Intellectual Capital as a Tool for Managing Knowledge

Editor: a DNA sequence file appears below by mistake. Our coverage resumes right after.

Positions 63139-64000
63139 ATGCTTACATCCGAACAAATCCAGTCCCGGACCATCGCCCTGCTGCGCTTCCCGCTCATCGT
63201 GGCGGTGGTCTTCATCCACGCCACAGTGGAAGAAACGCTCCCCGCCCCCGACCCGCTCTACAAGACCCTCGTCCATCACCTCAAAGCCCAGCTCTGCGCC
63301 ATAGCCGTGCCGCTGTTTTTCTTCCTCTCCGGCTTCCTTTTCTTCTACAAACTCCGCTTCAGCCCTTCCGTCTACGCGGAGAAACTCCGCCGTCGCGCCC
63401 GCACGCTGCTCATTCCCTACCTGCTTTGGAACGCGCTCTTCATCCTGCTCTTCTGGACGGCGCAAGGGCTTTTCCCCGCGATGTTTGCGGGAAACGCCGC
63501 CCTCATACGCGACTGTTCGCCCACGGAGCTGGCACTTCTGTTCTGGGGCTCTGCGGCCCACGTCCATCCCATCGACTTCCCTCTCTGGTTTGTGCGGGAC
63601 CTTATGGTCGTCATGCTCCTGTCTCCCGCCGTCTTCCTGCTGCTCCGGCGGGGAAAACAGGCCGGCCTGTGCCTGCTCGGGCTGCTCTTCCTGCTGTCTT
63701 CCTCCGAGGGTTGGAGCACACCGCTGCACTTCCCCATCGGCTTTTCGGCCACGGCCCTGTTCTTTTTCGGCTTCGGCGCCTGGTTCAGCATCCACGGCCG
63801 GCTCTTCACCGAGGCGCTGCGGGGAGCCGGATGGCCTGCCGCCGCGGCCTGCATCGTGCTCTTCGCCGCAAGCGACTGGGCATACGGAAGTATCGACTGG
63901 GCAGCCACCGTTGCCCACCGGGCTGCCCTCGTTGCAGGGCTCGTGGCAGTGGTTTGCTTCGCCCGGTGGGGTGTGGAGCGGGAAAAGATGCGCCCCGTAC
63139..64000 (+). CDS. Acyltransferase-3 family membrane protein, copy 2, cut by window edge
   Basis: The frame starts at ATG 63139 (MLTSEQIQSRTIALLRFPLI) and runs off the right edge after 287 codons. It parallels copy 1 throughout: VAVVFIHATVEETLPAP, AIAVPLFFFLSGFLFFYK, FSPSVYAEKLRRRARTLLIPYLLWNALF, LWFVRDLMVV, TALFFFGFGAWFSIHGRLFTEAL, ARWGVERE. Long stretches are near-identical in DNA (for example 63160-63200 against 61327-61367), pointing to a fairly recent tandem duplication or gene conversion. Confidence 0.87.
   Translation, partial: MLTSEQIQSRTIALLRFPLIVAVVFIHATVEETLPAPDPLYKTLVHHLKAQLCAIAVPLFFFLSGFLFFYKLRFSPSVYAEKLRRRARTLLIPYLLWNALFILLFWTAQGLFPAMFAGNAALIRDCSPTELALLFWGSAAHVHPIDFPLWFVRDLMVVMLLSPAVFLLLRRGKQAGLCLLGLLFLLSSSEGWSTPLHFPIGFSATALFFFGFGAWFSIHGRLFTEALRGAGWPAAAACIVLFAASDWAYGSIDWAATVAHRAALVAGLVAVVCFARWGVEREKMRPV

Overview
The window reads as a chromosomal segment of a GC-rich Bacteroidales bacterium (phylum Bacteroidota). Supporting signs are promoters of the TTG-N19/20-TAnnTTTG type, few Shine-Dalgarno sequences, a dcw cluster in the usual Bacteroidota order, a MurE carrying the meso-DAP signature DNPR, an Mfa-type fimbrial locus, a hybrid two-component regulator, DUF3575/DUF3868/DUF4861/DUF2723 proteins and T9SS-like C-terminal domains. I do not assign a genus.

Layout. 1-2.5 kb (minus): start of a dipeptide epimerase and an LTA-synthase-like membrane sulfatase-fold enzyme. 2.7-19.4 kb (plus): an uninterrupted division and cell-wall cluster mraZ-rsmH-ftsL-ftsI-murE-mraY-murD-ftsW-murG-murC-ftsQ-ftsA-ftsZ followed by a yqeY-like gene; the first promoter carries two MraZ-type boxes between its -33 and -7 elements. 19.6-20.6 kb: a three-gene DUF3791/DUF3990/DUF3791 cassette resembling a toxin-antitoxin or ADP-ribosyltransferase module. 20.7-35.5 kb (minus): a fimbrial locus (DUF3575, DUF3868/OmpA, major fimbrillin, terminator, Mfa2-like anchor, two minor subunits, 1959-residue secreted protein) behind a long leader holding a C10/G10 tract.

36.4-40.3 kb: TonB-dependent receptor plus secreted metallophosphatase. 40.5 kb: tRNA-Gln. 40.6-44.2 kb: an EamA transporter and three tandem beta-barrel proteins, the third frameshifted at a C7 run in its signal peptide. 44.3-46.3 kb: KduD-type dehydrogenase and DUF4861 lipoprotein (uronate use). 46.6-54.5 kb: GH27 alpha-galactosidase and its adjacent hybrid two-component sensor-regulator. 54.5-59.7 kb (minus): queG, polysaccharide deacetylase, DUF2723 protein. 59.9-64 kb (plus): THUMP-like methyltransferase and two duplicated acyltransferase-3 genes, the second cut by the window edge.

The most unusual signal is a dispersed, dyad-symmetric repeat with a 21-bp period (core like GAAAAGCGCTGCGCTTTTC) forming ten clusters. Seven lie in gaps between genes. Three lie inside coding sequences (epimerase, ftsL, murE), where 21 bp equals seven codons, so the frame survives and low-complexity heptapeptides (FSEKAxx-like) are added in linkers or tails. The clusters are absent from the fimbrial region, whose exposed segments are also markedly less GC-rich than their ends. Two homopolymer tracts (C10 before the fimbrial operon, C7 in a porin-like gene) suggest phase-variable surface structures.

Karl Sveiby was an early proponent of the intellectual capital evolution and has advanced the notion of intellectual capital as it applies to organisational knowledge management. As a researcher and manager of numerous ‘knowledge intensive’ organisations Karl Sveiby, along with other prominent gurus in knowledge management, viewed knowledge as comprising of tacit (ie., verbalised, non-codifable knowledge, such as culture, symbols, artefacts) and explicit (ie., codified information such as systems, procedures, libraries, databases) elements. Essentially a company’s intellectual capital offers a means for producing the tacit and explicit dimensions of knowledge. While numerous technology solutions for codifying knowledge prevail, the challenge for management is to translate unique and valuable dimensions of tacit knowledge to create sustainable competitive advantage. This challenge has prompted researchers to search for ways of understanding the tacit dimension and to offer solutions that tap into and build upon its worth. Moving from early transaction cost economy theories (Williamson 1975) viewing human capital as essentially a cost to the organisation, management theorists have entertained relational (Dyer & Singh 1998) based perspectives of firms, viewing human capital as an investment. These theorists focus on the tacit dimension and ways of creating knowledge through investments in the social intelligences of the firm. This means developing cultures based on trust, commitment, collaboration and work practices that encourage quality human interactions. In making the transition from strategies based on physical assets to those based on intangibles, companies have began to implement work practices to encourage quality social interactions. Progressive organisation such as 3M, KPMG, McDonald’s, Disney, General Electric and Boeing have touted the benefits of encouraging healthy social interactions...